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These days I bowl less in nets and save it for matches, says Anderson

PTI/Leeds
Filed on August 26, 2021
England's James Anderson (centre) celebrates after taking the wicket of India's captain Virat Kohli. (AFP)

Anderson's masterclass was on display in an awe-inspiring spell of 8-5-6-3 with the new ball


Ageless English pacer James Anderson says the secret to his longevity in Test cricket lies in cutting down on his time at the nets to save it for the matches.

Anderson's masterclass was on display in an awe-inspiring spell of 8-5-6-3 with the new ball as England bowled India out for 78 after Virat Kohli opted to bat in the third Test on Wednesday.

"As I get older, I feel like I have to work that little bit harder in the gym. I feel like I bowl less in the nets, and try to save it for when it matters in the middle," the 39-year-old said after the first day's play.

"The biggest test in Test cricket is mentally getting yourself up for bowling big spells and playing in big games. It's about keeping yourself switch on through games and switch off when you are not bowling -- that's something I've always had."

Just a week ago during the Lord's Test, Anderson, having grabbed a five-for in the first innings, was over-bowled in the second as the Indian tail frustrated the hosts with its remarkable resilience and invaluable runs.

"Walking off the pitch during the second Test at Lord's, pretty much everything hurt, but that gives so much satisfaction knowing that I have put a shift in for the team."

Asked about his problematic right shoulder, he said: "It still hurts. You just find a way of putting up with it. it's just part and parcel of the job."

Anderson said that after all the talk during the Lord's Test, the aim here was to "shut the noise" and focus on the job.

India took a 1-0 lead at Lord's riding on the tail-enders' brave display with the bat followed by their excellent bowling.

"We have made a conscious effort of trying to just focus on us, on what we do well and try and ignore everything else, the outside noise or wherever there might be going on, and make sure there's a real focus on what we do well," Anderson said.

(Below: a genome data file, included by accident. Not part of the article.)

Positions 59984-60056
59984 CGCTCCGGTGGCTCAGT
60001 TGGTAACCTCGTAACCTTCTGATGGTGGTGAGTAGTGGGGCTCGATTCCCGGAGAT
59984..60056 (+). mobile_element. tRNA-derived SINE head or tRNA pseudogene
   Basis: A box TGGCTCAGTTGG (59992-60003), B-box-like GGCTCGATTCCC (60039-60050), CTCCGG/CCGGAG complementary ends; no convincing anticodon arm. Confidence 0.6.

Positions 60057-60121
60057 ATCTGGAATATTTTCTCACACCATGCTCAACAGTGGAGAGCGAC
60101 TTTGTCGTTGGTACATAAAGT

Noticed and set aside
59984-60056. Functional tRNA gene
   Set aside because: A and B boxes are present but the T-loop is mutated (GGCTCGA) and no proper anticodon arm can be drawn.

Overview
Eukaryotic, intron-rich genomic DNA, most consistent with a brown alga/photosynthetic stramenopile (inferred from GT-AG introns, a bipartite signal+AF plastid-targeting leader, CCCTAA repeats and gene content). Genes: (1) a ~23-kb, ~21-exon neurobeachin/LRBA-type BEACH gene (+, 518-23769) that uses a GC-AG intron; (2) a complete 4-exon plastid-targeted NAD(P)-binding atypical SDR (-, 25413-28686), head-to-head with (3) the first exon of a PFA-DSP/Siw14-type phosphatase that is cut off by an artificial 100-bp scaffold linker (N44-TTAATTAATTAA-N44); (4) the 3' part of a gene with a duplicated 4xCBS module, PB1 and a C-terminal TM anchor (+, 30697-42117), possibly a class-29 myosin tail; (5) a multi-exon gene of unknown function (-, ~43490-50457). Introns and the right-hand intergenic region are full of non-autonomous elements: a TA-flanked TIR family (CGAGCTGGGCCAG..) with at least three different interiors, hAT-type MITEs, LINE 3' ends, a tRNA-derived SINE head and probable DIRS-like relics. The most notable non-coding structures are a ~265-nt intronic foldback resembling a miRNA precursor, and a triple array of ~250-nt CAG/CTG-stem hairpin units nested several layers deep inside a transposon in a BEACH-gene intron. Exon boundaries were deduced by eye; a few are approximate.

He did admit that they had a chat in the dressing room.

"Yeah, I think there was a bit of chat about that. We were just making a point of trying to focus on what we do well.

"I think that you know the first three or four days at Lord's, we probably played brilliantly and maybe until day three, and then after that, just at times it did affect a little bit.

"We're individuals, at the end of it. We have made a conscious effort to try and focus only on us, what we do well: try and ignore everything else, the outside noise, or whatever that might be, going on."

At Headingley, Anderson took off by dismissing KL Rahul with the fifth ball and then deceived Cheteshwar Pujara with an incoming delivery that swung away, but the biggest breakthrough came when he won his mini battle with Indian skipper Virat Kohli.

"I think so (it was special). We have had some great battles over the years. He is someone you want to keep quiet. Especially, in a five-match series, if he gets going he can be very disruptive," Anderson said of Kohli after dismissing him for the seventh time in Tests.

"I think the way we have bowled to him throughout the series has been very good. We just got to keep doing that and keep him quiet as often as we can."





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